How Loop54's Language Model works

Loop54’s language model goes well beyond basic text-matching. In addition to classic NLP problems, Loop54 utilizes query transformation and expansion to “fuzzily” match the query to words found in the product metadata.

As shown in Figure 2 below, the Loop54 language model is augmented with a second, proprietary model, aptly named by Loop54 as “Generalized Organization in Layered Expanding Maps” (GOLEM). This second, in-house built model, consists of thousands of layered Neural Networks specialized in clustering quantifiable data objects and is designed to determine the “context” behind each and every search query (learn more about the evolution of the Loop54 algorithms). So for a given query, it determines what area (or context) of the catalogue the most relevant results (i.e. products) are located - and uses visitor behaviour to continuously improve relevancy.

Language model

Figure 2: Loop54’s search engine includes a language model and a system of neural networks

Simply put, Loop54’s language model is a combination of a data structure (e.g. Trie Tree, Ternary Search Tree, etc.) to efficiently find which products contain certain words, and a collection of tools to modify strings and traverse the data structure in different ways (e.g. fuzzy matching, stemming, etc.)

Trie Tree

Illustration of Loop54 trie tree data structure

Whereas traditional search engines would solve these problems with word clustering and synonym dictionaries, Loop54 has spend 3+ years in R&D building two models that, when put together, are capable of deciphering the nuances and ambiguity of language while at the same time not being dependent on the actual words used to relevantly rank results.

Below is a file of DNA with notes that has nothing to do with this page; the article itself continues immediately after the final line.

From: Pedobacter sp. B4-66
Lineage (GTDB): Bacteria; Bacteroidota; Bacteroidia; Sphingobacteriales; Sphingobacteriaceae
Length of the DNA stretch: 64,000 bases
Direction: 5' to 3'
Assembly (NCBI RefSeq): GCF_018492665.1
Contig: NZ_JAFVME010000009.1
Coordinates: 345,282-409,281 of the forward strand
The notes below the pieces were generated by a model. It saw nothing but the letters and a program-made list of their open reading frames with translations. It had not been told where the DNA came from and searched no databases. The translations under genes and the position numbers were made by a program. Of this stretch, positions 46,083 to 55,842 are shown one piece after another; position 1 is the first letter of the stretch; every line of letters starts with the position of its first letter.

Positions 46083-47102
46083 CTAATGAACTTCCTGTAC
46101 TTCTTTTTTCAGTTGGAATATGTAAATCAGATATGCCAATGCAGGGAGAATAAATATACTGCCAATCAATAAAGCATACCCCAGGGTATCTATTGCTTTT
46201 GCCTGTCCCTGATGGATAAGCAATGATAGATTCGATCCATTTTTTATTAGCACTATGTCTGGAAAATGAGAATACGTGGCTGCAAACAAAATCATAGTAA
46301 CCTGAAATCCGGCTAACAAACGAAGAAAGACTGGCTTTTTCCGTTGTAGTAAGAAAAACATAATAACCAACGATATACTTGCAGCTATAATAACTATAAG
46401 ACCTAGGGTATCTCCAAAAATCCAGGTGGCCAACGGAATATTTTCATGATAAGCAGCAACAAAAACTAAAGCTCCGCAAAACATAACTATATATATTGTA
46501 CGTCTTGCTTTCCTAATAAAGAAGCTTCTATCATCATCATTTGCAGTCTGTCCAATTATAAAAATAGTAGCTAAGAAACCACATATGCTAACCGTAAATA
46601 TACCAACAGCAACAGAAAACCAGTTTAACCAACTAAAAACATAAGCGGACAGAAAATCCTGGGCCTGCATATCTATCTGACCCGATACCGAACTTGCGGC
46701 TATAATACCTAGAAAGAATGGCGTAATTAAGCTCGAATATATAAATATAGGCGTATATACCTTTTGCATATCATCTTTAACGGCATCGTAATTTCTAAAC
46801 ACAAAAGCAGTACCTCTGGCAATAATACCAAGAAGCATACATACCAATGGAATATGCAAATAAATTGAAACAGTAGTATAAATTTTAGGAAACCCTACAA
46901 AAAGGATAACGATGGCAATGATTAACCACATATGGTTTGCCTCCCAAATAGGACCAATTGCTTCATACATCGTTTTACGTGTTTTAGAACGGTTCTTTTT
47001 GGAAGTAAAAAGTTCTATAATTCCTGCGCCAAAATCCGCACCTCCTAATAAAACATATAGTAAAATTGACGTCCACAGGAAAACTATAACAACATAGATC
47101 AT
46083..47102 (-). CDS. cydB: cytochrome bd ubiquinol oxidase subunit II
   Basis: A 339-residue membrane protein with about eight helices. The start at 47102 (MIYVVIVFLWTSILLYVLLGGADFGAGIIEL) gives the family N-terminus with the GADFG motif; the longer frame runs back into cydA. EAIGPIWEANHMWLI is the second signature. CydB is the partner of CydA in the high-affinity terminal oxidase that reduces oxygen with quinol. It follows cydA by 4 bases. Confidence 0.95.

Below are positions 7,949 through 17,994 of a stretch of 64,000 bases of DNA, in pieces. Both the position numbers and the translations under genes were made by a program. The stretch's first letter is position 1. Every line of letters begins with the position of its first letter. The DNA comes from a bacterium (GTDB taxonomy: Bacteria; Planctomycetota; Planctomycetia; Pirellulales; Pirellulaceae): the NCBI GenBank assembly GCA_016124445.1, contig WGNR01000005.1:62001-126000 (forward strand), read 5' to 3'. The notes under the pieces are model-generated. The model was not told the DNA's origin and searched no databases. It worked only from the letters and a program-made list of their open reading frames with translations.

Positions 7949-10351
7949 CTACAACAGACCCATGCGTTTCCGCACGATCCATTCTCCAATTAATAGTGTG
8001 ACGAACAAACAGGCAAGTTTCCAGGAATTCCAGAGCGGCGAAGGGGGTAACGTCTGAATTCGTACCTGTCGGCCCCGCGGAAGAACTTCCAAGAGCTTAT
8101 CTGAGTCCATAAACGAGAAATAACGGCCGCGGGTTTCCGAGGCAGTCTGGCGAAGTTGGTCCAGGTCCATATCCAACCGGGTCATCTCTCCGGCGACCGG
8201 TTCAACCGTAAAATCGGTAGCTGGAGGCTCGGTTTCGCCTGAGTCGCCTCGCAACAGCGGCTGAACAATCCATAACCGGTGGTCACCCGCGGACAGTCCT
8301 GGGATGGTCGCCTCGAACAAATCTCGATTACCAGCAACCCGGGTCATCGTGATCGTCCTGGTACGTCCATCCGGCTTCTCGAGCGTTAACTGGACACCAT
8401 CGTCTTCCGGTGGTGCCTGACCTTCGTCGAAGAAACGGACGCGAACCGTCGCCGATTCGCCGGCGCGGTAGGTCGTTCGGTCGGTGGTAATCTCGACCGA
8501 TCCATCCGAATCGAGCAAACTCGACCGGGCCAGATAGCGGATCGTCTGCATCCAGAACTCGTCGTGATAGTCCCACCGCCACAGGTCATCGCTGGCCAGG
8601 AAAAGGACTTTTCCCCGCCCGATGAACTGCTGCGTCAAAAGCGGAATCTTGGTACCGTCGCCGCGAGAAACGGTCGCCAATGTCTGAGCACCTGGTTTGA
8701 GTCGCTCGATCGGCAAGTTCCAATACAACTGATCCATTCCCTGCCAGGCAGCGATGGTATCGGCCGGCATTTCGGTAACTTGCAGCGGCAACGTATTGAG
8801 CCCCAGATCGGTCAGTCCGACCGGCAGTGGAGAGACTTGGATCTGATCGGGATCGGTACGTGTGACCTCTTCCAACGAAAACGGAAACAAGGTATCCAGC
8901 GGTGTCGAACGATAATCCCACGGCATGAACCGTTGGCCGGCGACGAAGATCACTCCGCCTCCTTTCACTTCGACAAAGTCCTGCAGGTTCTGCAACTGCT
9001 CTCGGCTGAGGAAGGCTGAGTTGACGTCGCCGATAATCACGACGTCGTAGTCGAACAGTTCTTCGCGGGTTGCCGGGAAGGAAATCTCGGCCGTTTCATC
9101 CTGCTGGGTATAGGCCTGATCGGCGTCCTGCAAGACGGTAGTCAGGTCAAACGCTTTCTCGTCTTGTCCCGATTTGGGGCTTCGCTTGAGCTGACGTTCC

Finding the words and defining the match types

Loop54 traverses the language model data structure to find different types of matches to the query.

The different match types are:

In the simplest case, the engine will receive a query like "chair", and will traverse the trie tree to find if the model contains the word "chair".

match types

Exact - the word exactly matches the query (chair)

If it finds a match, it returns a word with a specified match type depending on the type of match it is. It may find the exact word “chair” in the model, and therefore would return Exact("chair").

Fuzzy - it approximately matches the query (cheir)

Partial - the query is a partial of the word (chairman).

But it may also find "chairs" - where “chair” is a partial match and so would return a match type of Partial("chairs").

Reverse Partial - the query is a reverse partial of the word (armchair)

Compound - the query is a compound of several words (spacechair → space + chair)

SubWords - the query contains components of other words. Unlike compound matches, where all words must exist, with Subwords only the first word must exist (chairxxxx → chair)

Queries usually consist of a bunch of combinations of these match types, so may look something like:

[Exact(chair), Fuzzy(chairs), ReversePartial(armchair)...]

If the query contains several words, each word would be represented as a list of possible matches. This is called a Query Collection.

For example, the Query Collection for “black chair” could be represented as two match type containers, one for each word:

[
[Exact(black), Partial(blackish), Fuzzy(block)...],
[Exact(chair), Fuzzy(chairs), ReversePartial(armchair)...]
]

Fuzzy matching explained [video]

Using Machine Learning to overcome the nuance and complexity of language

Imagine walking into a physical store and asking for a “bag”, and the store clerk hands over all the products called “bags” for you to look at, but not any of the products labelled “sack”, “backpack” or “duffel”.

This would never happen in a physical store because the salesperson would point you to the section of the store where all relevant bags types are found. Moreover, the salesperson may be able to tailor his/her recommendation based on information ascertained from your loyalty membership profile or by asking a few simple questions before pointing you in the right direction.

With Loop54’s advanced Machine Learning model, the same customer experience is possible online. Loop54’s proprietary models map the relationships between products so that the shopper is no longer inhibited by the words they use. The search engine can quickly and accurately direct shoppers to the right area, or “context”, of the catalogue, regardless of the words they used in their query. Whether it be “bag”, “sack” or “duffel”, Loop54 will locate and present the shopper with the most relevant results.

neural network

Illustration of Loop54’s Machine Learning model